In his study of this coinage, Morkholm argued that most, if not all, of these portrait issues were struck in Phoenician mints, many of the types being die-linked with mint marked pieces from Sidon, and most of the hoards being found in that region. In addition, the interlinking of dies within each series points to a limited period of minting, perhaps for only a few years after 202 BC, when Ptolemy V was fighting a losing battle to keep his Phoenician territories from falling to Antiochos III of Syria. His portrait types, along with rarer types showing his parents Ptolemy IV and Arsinoe III, lent immediacy to the Ptolemaic presence in Phoenicia.
Lot 739: Titus, AD 79-81. Aureus, “Judaea Capta” commemorative. Rome mint, struck 1 January-30 June AD 80. EF, underlying luster, a few minimal marks. Very rare, especially in this high grade. Estimate: 50,000 USD.
An important Jewish reference aureus, this “Judaea Capta” commemorative specimen is illustrated in Hendin under 1579a.
Lot 1056: Germany, Schaumburg-Pinneberg (Grafschaft). Ernst, 1601-1622. Halbtaler. Altona mint, struck 1618-1620. Good VF, toned. Ex Friedrich Popken Collection. Estimate: 20,000 USD.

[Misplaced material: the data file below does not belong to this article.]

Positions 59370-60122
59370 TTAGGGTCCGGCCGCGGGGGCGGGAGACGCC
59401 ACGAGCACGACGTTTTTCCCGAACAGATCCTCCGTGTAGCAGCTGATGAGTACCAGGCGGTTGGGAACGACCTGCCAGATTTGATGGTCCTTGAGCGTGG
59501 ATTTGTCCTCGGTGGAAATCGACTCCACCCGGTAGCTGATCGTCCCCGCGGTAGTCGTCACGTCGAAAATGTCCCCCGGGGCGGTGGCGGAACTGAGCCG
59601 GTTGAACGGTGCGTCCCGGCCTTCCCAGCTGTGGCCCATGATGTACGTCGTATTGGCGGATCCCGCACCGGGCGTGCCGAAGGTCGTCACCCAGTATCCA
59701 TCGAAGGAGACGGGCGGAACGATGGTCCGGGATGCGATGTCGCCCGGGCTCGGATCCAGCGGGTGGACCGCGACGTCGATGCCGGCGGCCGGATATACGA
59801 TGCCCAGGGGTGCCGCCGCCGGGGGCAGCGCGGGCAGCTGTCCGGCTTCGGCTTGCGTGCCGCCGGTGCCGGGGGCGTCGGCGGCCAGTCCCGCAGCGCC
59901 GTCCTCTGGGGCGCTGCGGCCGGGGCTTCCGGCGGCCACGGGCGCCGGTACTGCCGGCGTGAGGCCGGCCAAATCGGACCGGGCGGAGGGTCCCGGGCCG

The Thirty Years’ War was one of the longest and most destructive of European conflicts and involved most of the states of continental Europe. A religious war, it divided the continent between Roman Catholic and Protestant, with both sides viewing the conflict in specifically religious terms. Such views were widely represented on the coinage of the time, thereby conveying the sense of apocalypse felt by the inhabitants. These images became a convenient shorthand for vilifying the opposition and, in this case, the Whore of Babylon was meant to represent the Papacy. The image on this halbtaler derives from Revelation 17:3-4 – “and I saw a woman sit upon a scarlet colored beast, full of names of blasphemy, having seven heads and ten horns. And the woman was arrayed in purple and scarlet colour, and decked with gold and precious stones and pearls, having a golden cup in her hand full of abominations and filthiness of her fornication.”
The county Schaumberg-Pinneberg had originally been Roman Catholic until the time of Otto IV (circa 1531-1576), who adopted Lutheran teachings, but did not openly confront the Church, since his brothers each were Archbishop-Electors of Cologne. By the time of Ernst, however, Schaumberg-Pinneberg was Lutheran. Because of this, the county did experience some war damage during the Thirty Years’ War. Following Ernst’s death in 1622, he was succeeded by a Roman Catholic relative, Jobst Herman, who ruled without attempting to change the religion of the territories under his rule. His successor, Otto V, (1635-1640) was a Calvinist, though he himself did not try to steer his territories away from Lutheranism, which its inhabitants continue to follow to today.